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The basics of marital agreements in New Jersey

On Behalf of | Oct 31, 2016 | Spousal Support

If you are planning to get married, or are already married, you may be considering if a marital agreement is right for you. Marital agreements are put into place in order to protect property that you acquire before or during the course of your marriage. Such agreements are especially important in states that follow the equitable division of property, such as New Jersey.

What is equitable division of property?

In an equitable distribution state, the divorce court will divide your marital property in what it considers to be an equitable manner. Equitable means fair, but not necessarily equal.

Under these rules, the court is permitted to grant one spouse a significantly larger portion of marital property than the other. The judge is not required to split the assets in half equally.

How will a marital agreement benefit me?

In equitable distribution states, marital agreements, particularly prenuptial agreements, can have a significant weight with the court since they typically address how assets should be divided in a divorce.

What is a prenuptial agreement?

A prenuptial agreement is a formal written agreement made between partners prior to marriage. The contract will provide details about property owned by each party and the rights and obligations each person has concerning that property during the course of the marriage and in a divorce.

What is a postnuptial agreement?

A postnuptial agreement is very similar to a pre-marital agreement in that it addresses how a married couple will divide property in case of divorce. The main difference is that the agreement is signed after the wedding has taken place.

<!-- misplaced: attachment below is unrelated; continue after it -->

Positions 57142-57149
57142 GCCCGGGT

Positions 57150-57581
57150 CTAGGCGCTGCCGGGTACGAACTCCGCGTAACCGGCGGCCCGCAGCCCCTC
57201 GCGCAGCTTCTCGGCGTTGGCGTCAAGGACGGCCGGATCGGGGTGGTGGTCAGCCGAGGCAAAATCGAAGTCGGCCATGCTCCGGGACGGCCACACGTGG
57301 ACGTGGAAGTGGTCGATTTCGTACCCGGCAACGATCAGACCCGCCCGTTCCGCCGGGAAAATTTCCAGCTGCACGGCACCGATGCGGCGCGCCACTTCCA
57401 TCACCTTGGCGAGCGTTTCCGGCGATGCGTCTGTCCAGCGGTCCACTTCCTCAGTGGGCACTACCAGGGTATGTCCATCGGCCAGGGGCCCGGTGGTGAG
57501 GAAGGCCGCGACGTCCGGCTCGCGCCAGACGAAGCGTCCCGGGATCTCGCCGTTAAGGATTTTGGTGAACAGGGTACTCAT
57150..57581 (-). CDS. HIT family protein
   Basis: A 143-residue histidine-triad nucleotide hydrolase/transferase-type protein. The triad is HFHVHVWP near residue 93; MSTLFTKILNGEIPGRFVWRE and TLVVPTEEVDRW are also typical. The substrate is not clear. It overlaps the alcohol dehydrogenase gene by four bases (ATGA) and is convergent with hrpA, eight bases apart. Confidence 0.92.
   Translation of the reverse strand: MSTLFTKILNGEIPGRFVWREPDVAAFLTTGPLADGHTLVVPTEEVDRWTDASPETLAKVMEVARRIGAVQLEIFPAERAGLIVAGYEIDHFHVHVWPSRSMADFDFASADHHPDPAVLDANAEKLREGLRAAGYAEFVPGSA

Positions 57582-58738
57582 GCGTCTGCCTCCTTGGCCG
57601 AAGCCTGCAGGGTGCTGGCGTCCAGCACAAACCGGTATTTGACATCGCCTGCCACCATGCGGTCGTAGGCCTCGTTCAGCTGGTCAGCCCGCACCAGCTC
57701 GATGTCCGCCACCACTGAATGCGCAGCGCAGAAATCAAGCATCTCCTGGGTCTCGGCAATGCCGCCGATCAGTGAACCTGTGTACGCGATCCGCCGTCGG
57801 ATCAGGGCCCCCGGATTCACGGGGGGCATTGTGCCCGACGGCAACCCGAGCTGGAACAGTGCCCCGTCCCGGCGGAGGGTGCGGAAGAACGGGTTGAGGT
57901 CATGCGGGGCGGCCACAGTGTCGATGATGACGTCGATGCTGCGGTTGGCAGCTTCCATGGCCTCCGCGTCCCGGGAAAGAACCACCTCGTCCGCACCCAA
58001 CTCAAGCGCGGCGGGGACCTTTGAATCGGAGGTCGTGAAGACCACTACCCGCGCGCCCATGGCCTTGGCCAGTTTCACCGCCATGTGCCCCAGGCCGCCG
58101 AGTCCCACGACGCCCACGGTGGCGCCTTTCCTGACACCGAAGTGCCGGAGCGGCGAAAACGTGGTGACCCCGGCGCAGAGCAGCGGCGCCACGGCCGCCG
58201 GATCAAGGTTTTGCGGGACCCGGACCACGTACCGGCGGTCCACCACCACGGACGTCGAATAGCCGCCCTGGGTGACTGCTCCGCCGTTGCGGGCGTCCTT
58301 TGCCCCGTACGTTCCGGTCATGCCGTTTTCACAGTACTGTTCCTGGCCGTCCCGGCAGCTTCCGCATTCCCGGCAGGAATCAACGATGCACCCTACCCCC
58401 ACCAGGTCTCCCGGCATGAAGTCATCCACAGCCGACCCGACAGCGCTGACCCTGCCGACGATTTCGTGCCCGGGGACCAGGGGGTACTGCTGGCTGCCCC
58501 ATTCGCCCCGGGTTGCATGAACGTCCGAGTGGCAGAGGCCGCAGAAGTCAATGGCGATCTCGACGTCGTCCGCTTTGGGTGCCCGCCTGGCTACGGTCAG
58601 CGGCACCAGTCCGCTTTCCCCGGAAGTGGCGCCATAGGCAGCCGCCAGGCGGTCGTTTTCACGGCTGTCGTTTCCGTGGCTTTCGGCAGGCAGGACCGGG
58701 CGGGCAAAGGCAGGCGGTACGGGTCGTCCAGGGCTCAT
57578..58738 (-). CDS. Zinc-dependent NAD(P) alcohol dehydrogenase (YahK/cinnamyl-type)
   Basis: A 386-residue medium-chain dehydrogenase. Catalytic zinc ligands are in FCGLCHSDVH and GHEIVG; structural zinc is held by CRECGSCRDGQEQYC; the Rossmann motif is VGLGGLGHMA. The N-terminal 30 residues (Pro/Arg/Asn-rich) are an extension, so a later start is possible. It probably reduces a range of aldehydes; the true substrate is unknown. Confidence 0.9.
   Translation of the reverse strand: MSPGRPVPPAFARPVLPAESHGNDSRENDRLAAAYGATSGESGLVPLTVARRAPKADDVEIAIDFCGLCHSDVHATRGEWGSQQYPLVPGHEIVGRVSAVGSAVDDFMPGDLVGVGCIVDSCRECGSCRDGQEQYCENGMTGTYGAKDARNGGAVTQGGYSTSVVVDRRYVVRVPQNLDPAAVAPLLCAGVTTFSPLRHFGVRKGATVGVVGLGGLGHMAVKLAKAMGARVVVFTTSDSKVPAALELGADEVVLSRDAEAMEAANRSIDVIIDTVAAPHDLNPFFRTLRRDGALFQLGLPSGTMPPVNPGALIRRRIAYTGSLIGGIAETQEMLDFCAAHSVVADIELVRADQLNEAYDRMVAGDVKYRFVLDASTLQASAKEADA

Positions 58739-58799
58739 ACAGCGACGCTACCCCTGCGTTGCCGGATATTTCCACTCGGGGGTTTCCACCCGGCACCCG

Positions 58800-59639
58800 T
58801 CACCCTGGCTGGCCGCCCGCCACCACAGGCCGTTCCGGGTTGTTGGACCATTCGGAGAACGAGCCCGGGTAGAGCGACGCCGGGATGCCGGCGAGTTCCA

Which agreement is right for me?

Fortunately, there is no need to choose one agreement over the other as a postnuptial contract may still be enacted if a prenuptial agreement was previously signed.

Deciding on a pre-marital agreement will depend on your financial situation prior to the marriage. A postnuptial contract may later be required by a change in financial circumstances to modify the prenuptial. For example, some businesses such as hedge funds and private equity investors require their partners to sign a post-marital agreement in the instance that divorce may jeopardize the partner’s stake in the company.

The most important reason for creating either agreement is so that you and your spouse have the opportunity to decide how your property is divided instead of leaving it in the hands of the court.

For advice concerning the need for a prenuptial or postnuptial agreement, contact an attorney with experience in family law.